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Mexico's top team given lesson as it fails Argentina test

12:26 AM EDT 9/11/19
Hector Hererra Ezequiel Palacios Mexico Argentina 2019
El Tri were roundly defeated by the South Americans, learning they still have a long way to go before they can match up with the world's elite

This was set up to be a test, and Mexico failed.  

For the first time in the Tata Martino era, El Tri played a team from the top echelon on the world stage, and for the first time in the Martino era, Mexico lost, falling 4-0 to Argentina here Tuesday night.  

Lautaro Martinez scored in the 17th minute, and it took him just 22 minutes to add two more, zeroing in on left center back Nestor Araujo and not letting up until his hat trick was complete. Leandro Paredes converted a penalty kick between the Inter star's second and third goals to put Argentina in front by four goals after 40 minutes.  

From there, Mexico's job was to respond, but it was like a boxer who had taken one too many uppercuts. El Tri couldn't answer the bell. The minutes ticked up in the second half as well - Mexico going 50 minutes, an hour, 70 minutes, 80 minutes, 90 minutes without a shot on goal. Finally, in stoppage time, Hirving Lozano tried a long-range effort and drew Esteban Andrada into action. The more than 55,000 fans in attendance had witnessed a shot on frame from their team.  

Charitable stats services at least gave El Tri three total shots, but keen-eyed observers would've struggled to pick them out aside from Chucky's shot. Perhaps it was that floated Miguel Layun ball caught by Andrada that was more a failed cross than a true attempt to score.  

The defense was poor, but the midfield - supposed to be the team's strength - couldn't do anything to get past that of Argentina. With few chances created and the ball often lost in the middle of the park, Argentina was free to break away and counterattack, to drive at the hapless Araujo or Salcedo.  

"Unfortunately the errors we made put us under water," left back Jesus Gallardo said after the match. "We've got to keep working, working every day, listen to Tata and get better.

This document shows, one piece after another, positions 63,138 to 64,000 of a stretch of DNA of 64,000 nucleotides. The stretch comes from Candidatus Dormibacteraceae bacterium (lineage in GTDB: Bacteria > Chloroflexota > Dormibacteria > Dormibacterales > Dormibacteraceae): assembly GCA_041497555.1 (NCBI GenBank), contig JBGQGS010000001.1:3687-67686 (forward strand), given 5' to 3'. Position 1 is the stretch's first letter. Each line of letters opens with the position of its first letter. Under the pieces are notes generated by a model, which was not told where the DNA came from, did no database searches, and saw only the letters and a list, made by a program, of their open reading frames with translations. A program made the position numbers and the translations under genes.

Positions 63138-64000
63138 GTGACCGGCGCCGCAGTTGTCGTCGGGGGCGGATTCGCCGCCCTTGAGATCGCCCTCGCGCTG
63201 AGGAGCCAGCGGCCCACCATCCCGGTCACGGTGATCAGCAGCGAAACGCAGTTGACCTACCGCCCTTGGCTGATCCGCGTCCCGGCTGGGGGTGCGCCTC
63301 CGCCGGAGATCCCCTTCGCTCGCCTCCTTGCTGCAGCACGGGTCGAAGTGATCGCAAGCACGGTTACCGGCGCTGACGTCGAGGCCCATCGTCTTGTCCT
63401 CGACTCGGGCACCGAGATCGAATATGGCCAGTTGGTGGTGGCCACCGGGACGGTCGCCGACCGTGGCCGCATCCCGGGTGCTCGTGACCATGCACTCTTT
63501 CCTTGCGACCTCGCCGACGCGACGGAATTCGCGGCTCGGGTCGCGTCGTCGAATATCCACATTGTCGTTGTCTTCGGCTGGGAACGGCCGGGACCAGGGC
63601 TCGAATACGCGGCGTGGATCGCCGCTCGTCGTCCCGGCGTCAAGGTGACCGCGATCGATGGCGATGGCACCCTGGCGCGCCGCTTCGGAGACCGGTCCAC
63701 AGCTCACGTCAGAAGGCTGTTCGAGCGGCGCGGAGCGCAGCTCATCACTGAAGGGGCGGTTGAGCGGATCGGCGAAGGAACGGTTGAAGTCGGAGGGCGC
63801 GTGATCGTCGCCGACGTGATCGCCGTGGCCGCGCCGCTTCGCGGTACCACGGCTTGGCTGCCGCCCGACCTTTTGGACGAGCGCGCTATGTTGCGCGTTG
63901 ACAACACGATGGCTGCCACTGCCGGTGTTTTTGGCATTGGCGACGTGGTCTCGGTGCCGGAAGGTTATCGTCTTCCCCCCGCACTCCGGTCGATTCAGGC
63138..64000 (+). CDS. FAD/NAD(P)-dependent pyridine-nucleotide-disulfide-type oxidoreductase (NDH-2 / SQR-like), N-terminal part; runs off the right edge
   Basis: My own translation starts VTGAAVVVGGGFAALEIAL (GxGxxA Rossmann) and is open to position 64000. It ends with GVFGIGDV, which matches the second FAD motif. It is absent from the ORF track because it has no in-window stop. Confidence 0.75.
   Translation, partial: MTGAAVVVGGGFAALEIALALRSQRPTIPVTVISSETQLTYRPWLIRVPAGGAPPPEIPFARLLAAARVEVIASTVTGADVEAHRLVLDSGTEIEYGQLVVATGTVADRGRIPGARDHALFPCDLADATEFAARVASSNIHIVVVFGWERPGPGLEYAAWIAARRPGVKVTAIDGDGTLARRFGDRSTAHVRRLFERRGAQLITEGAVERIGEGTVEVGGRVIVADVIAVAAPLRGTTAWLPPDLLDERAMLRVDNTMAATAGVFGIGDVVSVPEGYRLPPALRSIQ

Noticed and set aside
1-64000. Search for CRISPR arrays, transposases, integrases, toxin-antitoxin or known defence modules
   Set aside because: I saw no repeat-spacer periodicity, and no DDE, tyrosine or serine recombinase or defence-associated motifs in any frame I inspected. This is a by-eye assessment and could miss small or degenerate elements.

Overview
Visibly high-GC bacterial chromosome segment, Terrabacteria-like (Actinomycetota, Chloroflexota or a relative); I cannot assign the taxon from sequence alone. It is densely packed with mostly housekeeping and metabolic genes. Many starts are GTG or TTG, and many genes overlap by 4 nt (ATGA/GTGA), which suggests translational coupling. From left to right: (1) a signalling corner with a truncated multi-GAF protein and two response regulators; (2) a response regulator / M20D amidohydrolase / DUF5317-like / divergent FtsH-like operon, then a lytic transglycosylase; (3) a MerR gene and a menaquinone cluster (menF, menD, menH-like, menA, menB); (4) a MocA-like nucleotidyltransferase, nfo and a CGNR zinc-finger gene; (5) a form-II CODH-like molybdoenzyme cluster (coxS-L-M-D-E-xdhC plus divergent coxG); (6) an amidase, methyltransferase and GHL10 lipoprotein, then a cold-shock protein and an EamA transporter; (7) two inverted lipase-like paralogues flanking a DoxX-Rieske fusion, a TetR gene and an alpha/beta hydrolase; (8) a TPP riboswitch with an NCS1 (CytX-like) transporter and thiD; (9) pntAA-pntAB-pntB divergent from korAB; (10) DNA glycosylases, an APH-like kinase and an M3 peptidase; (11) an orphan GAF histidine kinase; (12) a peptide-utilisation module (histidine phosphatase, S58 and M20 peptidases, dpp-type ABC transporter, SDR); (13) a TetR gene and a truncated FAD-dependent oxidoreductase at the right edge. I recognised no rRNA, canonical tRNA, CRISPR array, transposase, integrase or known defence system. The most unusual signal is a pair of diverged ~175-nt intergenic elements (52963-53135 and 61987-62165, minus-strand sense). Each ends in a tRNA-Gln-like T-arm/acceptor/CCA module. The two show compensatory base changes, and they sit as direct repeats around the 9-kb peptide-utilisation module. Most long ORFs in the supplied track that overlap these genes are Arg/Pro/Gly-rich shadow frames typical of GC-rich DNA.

"But I think it's just a game. We'll keep working, work on our style of play. I don't think that's where the issue was. I think it was the mistake we made that decided the game." 

This was supposed to be the best team Mexico had to offer. Martino had left the majority of these players in reserve during Friday's 3-0 win over the United States, hoping they would be able to measure up against a team that he sees as a world power. Instead, all Mexico showed was how far it has to go.  

Perhaps Martino can take some solace in the fact that the goals came down to individual errors. Yet, it's exactly those mistakes that are keeping Mexico from breaking through to the top echelon. Martino said Mexico actually needs more games like Tuesday's, though perhaps with different results. 

"If things were different, Argentina maybe comes and plays Mexico and within a month we’d play Germany. Maybe that’s what we need to keep growing," he said, "In some way we’re looking for that, trying to compete with the best to see if we’re able to take the jump we want to take. If not, it’s a little more difficult to take this type of game and learn from these types of mistakes." 

The individual quality, even against an Argentina team missing players like Lionel Messi, Sergio Aguero and Giovani Lo Celso, wasn't there for Mexico.  

Martinez and Exequiel Palacios are the nation's stars of the future, and there's no shame in losing to Argentina. Mexico has beaten the Albiceleste just four times in history, and this game was a friendly match. Better for a loss like this to come now than a defeat like the 7-0 loss to Chile that it was nearly impossible not to think about as El Tri players struggled to keep up at the end of the first half. 

Still, Martino was right to set this game up as one that would teach his team more about itself than any other game in 2019. Unfortunately for Mexico, the cruel lesson learned was that this is still a team lagging behind the best in the world.